Emergence of Universality


12 - 1 PM

Data Science Forum

Prof. Dr. Hans-Günther Döbereiner
Professor of Biological Physics
FB 01 – Physics and Electrical Engineering
Spokesperson NFDI4Phys



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In his classical paper More is different P.W. Anderson (1972) discusses the hierarchical levels of nature. Each level is made of and obeys the laws of its constituents from one level below. All levels are connected by quantitative relations to their lower and higher hierarchical neighbor which links the physical entities of all hierarchies. In simple cases, when the constitutive relations are linear or conceptually readily apparent, we may deduce exact ab initio equations providing material properties as a function of its constituents. In most cases, however, we encounter the formation of complex systems with emergent properties. Typically, there is a branch of science for each level of complexity, since, for each complexity level, there seem to be objects for which it is appropriate and fitting to build up vocabulary for the respective levels of description leading to formation of disciplinary language. It is the central idea of causal emergence (Hoel 2017) that on each level there is an optimal degree of coarse graining to define those objects in such a way that causality becomes maximal between them. This idea has been extended (Ellis and Koppel 2019) describing a delicate balance of upward and downward causation from the micro to the macro level and back in a feedback loop resulting in causal closure. In this context, mental powers result from downward causation.

It has been argued that nature exists at a self-organized critical point to harness fluctuations in evolution (Gleiser et al. 2000). Intra and inter level coarse graining is thus reminiscent of renormalization group flow in interaction parameter space leading to universality classes characterized by the same fixpoint. Thus, we may perceive the world around us in progressively more structured entities. These entities do not interact via fundamental forces. However, causal emergence suggests instead effective interactions commensurate with the respective hierarchy level and universality class. Two entities may interact semantically in an abstract way. Semantic interactions are caused by information flow with a semantic content. It is not only perceptive information. It is augmented by connotations created by context and individual memory. Semantic forces result from differences in highly structured information. They are generalizations of classical entropic forces to sematic space.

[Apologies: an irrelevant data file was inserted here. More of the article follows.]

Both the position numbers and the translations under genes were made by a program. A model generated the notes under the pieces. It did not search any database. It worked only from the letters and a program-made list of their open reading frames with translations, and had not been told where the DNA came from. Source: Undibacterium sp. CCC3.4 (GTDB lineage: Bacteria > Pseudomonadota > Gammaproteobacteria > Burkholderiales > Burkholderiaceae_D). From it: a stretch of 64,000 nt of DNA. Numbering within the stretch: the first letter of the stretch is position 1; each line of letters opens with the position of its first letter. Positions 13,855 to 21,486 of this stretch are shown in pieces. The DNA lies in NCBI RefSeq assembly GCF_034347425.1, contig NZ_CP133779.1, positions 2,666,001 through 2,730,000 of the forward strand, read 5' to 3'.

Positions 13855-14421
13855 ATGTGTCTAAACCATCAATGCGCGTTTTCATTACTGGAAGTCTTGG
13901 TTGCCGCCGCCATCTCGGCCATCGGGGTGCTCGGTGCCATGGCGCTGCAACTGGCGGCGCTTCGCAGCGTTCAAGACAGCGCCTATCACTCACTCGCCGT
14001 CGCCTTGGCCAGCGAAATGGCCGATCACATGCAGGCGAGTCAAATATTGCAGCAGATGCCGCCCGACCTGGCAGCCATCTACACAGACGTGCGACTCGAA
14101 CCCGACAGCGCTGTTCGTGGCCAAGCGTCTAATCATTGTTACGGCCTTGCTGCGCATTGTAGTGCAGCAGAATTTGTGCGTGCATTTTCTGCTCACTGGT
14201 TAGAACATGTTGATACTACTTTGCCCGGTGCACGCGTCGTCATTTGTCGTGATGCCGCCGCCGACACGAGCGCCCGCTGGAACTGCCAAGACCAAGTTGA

For research data management, there are two major conclusions. First, since experimental data are created by dynamic processes classified by the symmetry of their respective universality class, one expects to find a finite set of spatio-temporal network structures considering all possible data. This is the theoretical foundation to strive for a minimally heterogeneous research data management by considering universality classes of data structures derived from system universality. Second, the discussion of structured information with appropriate measures of complexity opens up new avenues in semantic analysis, In fact, we will eliminate the qualitative by quantifying it with semantic metrics and package it as semantic entities into FAIR Digital Objects interacting semantically.

About the Speaker

Hans-Günther Döbereiner graduated from the University of Erlangen-Nuremberg in the field of Theoretical Nuclear Physics in 1989. In 1995 he finished his Ph.D. in Biological Physics at Simon-Fraser University in Canada. After his habilitation in Physics at University of Potsdam in 1999 with his work at MPI of Colloids and Interfaces, he visited as a Heisenberg fellow the Curie Institute, Paris and the University of Copenhagen. Further, in 2003 he continued his work as Heisenberg fellow in the Department of Biological Sciences at Columbia University in New York, where he lectured Biological Physics as Adjunct Assistant Professor between 2005 and 2006 in the Physics department. In 2006 he became professor at the Faculty for Physics and Electrical Engineering at the University of Bremen.

His research group at the Institute of Biophysics is dedicated to basic principles of cellular motion and biological physics of Physarum polycephalum. In recent years this slime mold has become a model system for (basal) cognition. Since 2016 Hans-Günther Döbereiner has been organizing the ring lecture series Universal Properties of Decision-Making, which builds a bridge between the humanities and natural sciences. In 2020, he became spokesperson of the consortium National Research Data Infrastructure for Disciplinary and Transdisciplinary Physics (NFDI4Phys).

Prof. Dr. Hans-Günther Döbereiner